From Mozart to Orson Welles: Creative geniuses who peaked too soon

Creative geniuses who peaked too soon

After the death of Sandy Wilson, 90, who wrote his only hit musical in his twenties, John Walsh wonders what it's like to peak too soon and go on to live a life more ordinary
Caught in the crossfire of a cyber Cold War

Caught in the crossfire of a cyber Cold War

Fears are mounting that Vladimir Putin has instructed hackers to target banks like JP Morgan
Salomé's feminine wiles have inspired writers, painters and musicians for 2,000 years

Salomé: A head for seduction

Salomé's feminine wiles have inspired writers, painters and musicians for 2,000 years. Now audiences can meet the Biblical femme fatale in two new stage and screen projects
From Bram Stoker to Stanley Kubrick, the British Library's latest exhibition celebrates all things Gothic

British Library celebrates all things Gothic

Forthcoming exhibition Terror and Wonder: The Gothic Imagination will be the UK's largest ever celebration of Gothic literature
The Hard Rock Café's owners are embroiled in a bitter legal dispute - but is the restaurant chain worth fighting for?

Is the Hard Rock Café worth fighting for?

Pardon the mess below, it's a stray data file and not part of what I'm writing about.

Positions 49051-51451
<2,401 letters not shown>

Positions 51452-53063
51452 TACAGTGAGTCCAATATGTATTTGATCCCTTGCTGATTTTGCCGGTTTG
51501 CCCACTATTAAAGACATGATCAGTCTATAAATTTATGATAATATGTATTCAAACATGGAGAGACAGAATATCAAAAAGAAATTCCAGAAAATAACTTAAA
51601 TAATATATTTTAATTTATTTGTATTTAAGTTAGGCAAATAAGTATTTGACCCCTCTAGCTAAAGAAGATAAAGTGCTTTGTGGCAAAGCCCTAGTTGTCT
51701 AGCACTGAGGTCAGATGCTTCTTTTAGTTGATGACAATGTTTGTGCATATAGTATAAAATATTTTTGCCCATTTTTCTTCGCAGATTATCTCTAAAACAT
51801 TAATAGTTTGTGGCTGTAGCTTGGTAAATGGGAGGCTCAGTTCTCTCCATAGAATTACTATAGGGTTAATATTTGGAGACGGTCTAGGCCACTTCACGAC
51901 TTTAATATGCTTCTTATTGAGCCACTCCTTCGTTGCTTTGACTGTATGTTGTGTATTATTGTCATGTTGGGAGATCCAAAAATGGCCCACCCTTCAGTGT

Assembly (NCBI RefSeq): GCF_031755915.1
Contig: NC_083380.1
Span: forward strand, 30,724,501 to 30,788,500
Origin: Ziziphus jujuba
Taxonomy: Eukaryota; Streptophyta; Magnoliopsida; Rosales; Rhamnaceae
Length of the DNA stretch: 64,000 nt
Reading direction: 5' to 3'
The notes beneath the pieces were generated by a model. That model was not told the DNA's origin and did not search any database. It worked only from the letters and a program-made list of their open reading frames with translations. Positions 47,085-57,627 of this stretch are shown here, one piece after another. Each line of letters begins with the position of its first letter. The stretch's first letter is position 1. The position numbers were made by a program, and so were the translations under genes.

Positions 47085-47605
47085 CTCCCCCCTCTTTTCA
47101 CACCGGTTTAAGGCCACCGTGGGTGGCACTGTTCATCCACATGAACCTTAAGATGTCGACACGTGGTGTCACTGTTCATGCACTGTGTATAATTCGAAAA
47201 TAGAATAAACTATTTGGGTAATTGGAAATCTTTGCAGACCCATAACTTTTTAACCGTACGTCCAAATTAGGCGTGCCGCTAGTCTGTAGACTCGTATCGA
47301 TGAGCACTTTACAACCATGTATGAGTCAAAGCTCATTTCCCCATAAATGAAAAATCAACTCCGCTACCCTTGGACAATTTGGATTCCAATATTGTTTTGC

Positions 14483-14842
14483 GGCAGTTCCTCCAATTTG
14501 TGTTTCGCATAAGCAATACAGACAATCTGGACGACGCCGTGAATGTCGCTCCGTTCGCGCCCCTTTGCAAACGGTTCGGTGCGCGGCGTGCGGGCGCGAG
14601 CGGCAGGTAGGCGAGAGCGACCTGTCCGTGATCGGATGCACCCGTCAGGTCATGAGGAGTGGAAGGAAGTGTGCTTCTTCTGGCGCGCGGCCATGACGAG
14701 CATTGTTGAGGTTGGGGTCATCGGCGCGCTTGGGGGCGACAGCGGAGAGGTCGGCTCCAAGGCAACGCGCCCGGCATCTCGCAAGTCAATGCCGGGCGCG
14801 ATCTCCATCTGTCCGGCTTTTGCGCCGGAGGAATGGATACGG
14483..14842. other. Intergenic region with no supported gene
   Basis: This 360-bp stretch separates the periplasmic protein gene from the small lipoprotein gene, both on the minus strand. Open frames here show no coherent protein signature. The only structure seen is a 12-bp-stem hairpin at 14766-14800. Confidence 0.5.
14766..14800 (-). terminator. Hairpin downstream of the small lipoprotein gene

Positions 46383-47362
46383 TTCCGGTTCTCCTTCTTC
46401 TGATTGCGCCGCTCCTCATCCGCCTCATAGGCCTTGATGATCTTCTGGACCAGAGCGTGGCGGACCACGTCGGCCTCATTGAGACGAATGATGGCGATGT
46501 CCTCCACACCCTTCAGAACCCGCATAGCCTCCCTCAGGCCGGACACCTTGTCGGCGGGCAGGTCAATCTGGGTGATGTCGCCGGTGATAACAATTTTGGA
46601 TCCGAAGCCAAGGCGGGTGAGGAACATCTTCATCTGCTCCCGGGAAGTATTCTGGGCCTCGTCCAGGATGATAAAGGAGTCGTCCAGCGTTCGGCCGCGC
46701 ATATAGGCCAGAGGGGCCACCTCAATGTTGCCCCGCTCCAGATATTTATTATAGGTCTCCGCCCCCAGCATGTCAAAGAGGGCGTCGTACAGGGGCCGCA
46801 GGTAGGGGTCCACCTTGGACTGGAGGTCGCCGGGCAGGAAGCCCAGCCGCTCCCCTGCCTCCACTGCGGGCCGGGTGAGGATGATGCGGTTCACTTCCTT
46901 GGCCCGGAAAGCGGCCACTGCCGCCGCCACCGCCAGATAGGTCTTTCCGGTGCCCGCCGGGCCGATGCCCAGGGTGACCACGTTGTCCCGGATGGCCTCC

The restaurant chain's owners are currently embroiled in a bitter legal dispute
Caribbean cuisine is becoming increasingly popular in the UK ... and there's more to it than jerk chicken at carnival

In search of Caribbean soul food

Caribbean cuisine is becoming increasingly popular in the UK ... and there's more to it than jerk chicken at carnival
11 best face powders

11 best face powders

Sweep away shiny skin with our pick of the best pressed and loose powder bases
England vs Norway: Roy Hodgson's hands tied by exploding top flight

Roy Hodgson's hands tied by exploding top flight

Lack of Englishmen at leading Premier League clubs leaves manager hamstrung
Angel Di Maria and Cristiano Ronaldo: A tale of two Manchester United No 7s

Di Maria and Ronaldo: A tale of two Manchester United No 7s

They both inherited the iconic shirt at Old Trafford, but the £59.7m new boy is joining a club in a very different state
Israel-Gaza conflict: No victory for Israel despite weeks of death and devastation

Robert Fisk: No victory for Israel despite weeks of devastation

Palestinians have won: they are still in Gaza, and Hamas is still there
Mary Beard writes character reference for Twitter troll who called her a 'slut'

Unlikely friends: Mary Beard and the troll who called her a ‘filthy old slut’

The Cambridge University classicist even wrote the student a character reference
America’s new apartheid: Prosperous white districts are choosing to break away from black cities and go it alone

America’s new apartheid

Prosperous white districts are choosing to break away from black cities and go it alone